Decriminalising attempted suicide will help troubled individuals focus on getting help to address the root causes of their problems, said experts who welcomed a call to repeal the law.
"By decriminalising suicide, the Government is sending a strong message that those in distress situations should not be marginalised further, and are deserving of support and treatment," said Ms Corinna Lim, executive director of the Association of Women for Action and Research (Aware).
"Criminalisation carries the threat of investigation, arrest, charge or punishment."
Instead of deterring people from attempting suicide, criminalisation deters them from seeking treatment, which increases the risk of suicide rather than reduce it, she added.
In a report presented to the Government, a committee reviewing the Penal Code said treatment, rather than prosecution, is the appropriate response to people who are so distressed that they are driven to take their own lives.
Ms Lim hopes the repeal goes hand in hand with addressing the underlying risk factors that increase a person's vulnerability to suicidal behaviour.
These factors include "difficulties in accessing mental health services, discrimination, a sense of isolation, abuse, violence and conflictual relationships".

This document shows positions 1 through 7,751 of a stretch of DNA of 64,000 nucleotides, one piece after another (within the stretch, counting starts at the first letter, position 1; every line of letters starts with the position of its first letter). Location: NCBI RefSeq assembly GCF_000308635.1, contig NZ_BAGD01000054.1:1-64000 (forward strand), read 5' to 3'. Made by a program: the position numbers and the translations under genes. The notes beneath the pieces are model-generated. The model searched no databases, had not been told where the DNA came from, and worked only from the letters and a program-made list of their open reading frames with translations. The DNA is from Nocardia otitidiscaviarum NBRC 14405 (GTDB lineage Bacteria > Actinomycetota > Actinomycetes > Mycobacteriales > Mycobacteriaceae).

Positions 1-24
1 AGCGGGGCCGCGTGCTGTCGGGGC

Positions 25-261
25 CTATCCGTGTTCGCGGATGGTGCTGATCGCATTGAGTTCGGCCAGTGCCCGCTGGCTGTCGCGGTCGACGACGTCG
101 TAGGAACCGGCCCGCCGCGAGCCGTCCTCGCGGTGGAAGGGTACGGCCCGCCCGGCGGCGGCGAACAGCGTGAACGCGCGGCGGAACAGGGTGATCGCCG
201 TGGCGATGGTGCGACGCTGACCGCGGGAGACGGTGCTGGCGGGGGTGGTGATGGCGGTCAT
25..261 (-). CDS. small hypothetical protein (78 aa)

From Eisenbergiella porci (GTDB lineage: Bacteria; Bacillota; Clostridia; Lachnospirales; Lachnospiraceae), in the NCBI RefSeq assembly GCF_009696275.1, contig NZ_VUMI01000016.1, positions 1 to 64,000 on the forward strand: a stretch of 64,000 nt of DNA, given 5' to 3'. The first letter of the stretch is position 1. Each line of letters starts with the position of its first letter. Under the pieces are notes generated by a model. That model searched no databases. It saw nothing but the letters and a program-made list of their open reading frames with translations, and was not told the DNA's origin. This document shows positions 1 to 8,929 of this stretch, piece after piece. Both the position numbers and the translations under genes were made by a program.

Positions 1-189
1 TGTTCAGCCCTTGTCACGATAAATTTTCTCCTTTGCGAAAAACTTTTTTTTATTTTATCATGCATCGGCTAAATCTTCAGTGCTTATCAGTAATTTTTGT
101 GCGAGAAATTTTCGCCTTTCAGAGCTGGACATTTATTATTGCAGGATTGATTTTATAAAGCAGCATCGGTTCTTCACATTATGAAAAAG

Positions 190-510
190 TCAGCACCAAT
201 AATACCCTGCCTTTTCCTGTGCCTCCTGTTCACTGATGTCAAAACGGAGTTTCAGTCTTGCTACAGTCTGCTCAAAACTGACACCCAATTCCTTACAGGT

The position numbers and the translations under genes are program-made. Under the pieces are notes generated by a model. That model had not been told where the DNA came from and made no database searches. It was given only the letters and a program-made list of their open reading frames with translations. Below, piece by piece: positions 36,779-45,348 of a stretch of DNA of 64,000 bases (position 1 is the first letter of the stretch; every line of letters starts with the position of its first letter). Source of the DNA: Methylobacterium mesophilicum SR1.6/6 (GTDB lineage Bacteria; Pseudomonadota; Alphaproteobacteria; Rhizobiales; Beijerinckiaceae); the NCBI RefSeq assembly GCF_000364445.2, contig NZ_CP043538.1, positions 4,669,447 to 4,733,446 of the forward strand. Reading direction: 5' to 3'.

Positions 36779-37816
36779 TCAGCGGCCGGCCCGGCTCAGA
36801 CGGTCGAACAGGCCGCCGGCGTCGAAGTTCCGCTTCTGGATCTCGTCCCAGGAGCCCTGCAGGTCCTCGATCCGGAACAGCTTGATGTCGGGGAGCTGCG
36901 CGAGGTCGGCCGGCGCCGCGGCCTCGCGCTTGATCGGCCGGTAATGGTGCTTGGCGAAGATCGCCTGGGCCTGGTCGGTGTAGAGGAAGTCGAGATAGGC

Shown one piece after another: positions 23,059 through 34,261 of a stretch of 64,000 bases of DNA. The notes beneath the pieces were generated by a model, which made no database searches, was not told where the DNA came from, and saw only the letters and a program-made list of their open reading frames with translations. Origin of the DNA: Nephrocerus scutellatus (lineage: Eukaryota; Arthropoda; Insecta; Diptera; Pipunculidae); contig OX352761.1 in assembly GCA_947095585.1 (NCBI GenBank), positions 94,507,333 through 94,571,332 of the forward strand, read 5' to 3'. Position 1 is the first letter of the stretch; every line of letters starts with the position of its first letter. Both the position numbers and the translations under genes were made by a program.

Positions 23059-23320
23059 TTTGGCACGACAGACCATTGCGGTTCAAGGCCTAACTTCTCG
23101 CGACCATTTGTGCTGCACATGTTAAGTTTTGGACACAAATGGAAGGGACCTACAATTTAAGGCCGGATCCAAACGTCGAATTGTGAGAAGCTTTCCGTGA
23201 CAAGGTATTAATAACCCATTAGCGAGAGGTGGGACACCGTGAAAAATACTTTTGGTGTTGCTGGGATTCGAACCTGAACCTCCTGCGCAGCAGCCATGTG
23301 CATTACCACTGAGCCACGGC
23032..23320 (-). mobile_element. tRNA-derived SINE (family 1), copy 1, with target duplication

"We should provide support to those who attempt suicide. This can be done, for instance, by providing psychological first-aid training to a specialist team of first responders in such emergency situations," Ms Lim added.
National University of Singapore sociologist Tan Ern Ser said: "I have always seen it as strange to treat suicide as a crime.
"I don't think the repeal will contribute to a rise in suicides or attempted suicides. But I hope it will convey the message that people with suicidal thoughts... need urgent help, rather than be judged."
Some experts believe those with suicidal thoughts are not deterred by the prospect of prosecution.
"Those contemplating suicide will not care about the consequences," said criminal lawyer Sunil Sudheesan.
Veteran lawyer Amolat Singh shared the same view. "When a person is on the verge of suicide, he is already in a different world. He has been pushed to the edge where he is even prepared to end his life. The fear of prosecution may in itself make him all the more determined to end his life successfully," he said.
"Those attempting suicide are clearly victims of circumstances. They need treatment and help more than having the book thrown at them."
Singapore Management University sociologist Paulin Straughan said decriminalising suicide is a big step towards recognising the importance of destigmatising mental illness.
"Attempted suicides are a cry for help and we must embrace a whole-of-society approach to help those afflicted to lead normal, productive lives," she added.